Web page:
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Li Lu – Veratrum Root and Rhizome – Radix et Rhizoma Veratri

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Li Lu

English Name: veratrum root and rhizome

Pharmaceutical Name: Radix et Rhizoma Veratri

Medica Category: Emetic Herbs

Properties: Li Lu enters the Lung, Liver, and Stomach channels; it is acrid and bitter in nature and cold in temperature. Its purpose is to induce vomiting and thus according to TCM is considered toxic.

What is Li Lu?:

The Chinese Herb Li Lu is the dried root and rhizome of a plant commonly known as black false hellebore (Veratrum nigrum L.). Its range extends from Central Europe all the way across Asia into Korea. It blooms in the late summer with purplish-black flowers and was cultivated as an ornamental in European gardens in the 19th century. All parts of this plant are poisonous, with the highest concentration of toxins being found in the rhizomes and roots. It is these roots which are harvested in the fall and used in TCM.

Traditional Chinese Medicine (TCM) Therapeutic Actions of Li Lu:

Li Lu induces vomiting and is used internally for this purpose to eliminate phlegm, poisons, and toxic substances from the stomach. It also is used to treat wind-stroke, epilepsy, seizures, and painful obstruction of the throat.

Li Lu is used topically (powdered and mixed with oil) to treat scabies, ringworm, lice, and fungus.

–safety/clinical notes:

In general, emetic herbs are extremely toxic, irritating, and potent and must be used only when necessary, according to appropriate guidelines, and with extreme caution. We recommend using them only under the supervision of a trained TCM professional.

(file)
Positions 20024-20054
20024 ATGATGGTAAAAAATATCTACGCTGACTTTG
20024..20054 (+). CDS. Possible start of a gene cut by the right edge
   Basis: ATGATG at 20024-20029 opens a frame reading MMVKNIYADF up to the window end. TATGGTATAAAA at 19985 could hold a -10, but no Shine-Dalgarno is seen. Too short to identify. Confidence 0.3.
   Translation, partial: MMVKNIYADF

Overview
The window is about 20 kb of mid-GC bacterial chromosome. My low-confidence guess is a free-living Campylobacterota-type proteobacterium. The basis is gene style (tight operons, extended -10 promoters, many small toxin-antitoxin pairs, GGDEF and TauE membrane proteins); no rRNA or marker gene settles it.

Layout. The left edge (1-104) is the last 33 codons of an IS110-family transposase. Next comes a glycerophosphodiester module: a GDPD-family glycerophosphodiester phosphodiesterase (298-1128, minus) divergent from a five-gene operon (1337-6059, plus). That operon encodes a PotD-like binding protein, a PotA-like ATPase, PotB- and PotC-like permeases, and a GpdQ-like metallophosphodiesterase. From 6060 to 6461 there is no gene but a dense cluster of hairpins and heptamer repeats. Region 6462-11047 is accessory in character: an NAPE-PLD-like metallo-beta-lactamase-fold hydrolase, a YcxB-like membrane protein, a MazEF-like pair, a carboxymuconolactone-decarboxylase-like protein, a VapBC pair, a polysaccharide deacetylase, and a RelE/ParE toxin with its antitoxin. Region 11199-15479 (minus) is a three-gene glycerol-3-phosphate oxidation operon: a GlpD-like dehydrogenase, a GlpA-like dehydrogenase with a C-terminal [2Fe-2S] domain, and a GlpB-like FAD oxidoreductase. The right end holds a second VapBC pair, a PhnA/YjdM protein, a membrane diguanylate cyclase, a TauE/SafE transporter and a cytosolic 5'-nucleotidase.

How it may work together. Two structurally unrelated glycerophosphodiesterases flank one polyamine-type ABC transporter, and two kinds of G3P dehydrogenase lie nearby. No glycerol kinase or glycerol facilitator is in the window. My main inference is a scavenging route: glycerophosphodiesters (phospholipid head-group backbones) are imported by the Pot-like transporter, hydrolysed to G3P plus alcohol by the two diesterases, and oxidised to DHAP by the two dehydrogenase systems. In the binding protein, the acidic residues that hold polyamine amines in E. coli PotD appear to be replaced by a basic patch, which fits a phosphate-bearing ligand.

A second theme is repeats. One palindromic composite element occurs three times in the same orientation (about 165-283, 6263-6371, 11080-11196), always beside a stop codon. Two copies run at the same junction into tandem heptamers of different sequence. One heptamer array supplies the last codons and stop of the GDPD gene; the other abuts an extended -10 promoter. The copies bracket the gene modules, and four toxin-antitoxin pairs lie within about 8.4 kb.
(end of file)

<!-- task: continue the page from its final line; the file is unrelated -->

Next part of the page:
Li Lu is a potent emetic and recommended dosage in the texts is 0.3 – 0.9 grams in powder or pill form. But it is important to note that vomiting can be a desired effect of treatment (e.g. if poison is ingested) but can also be considered an adverse reaction if it is continuous or prolonged (5 ml. of fresh juice of Sheng Jiang (fresh ginger) should alleviate this adverse effect). All of this being said, the proper dose for internal use can be quite difficult to calibrate and is best left to trained professionals in controlled settings.

Li Lu is contraindicated for use for persons with deficiency or blood loss.

Contraindicated during pregnancy.

Li Lu antagonizes Xi Xin (asarum/Chinese wild ginger), Bai Shao (white peony root), Ren Shen (ginseng root), Dang Shen (codonopsis root), Sha Shen (glehnia/adenophora root), and Ku Shen Gen (sopohora root).

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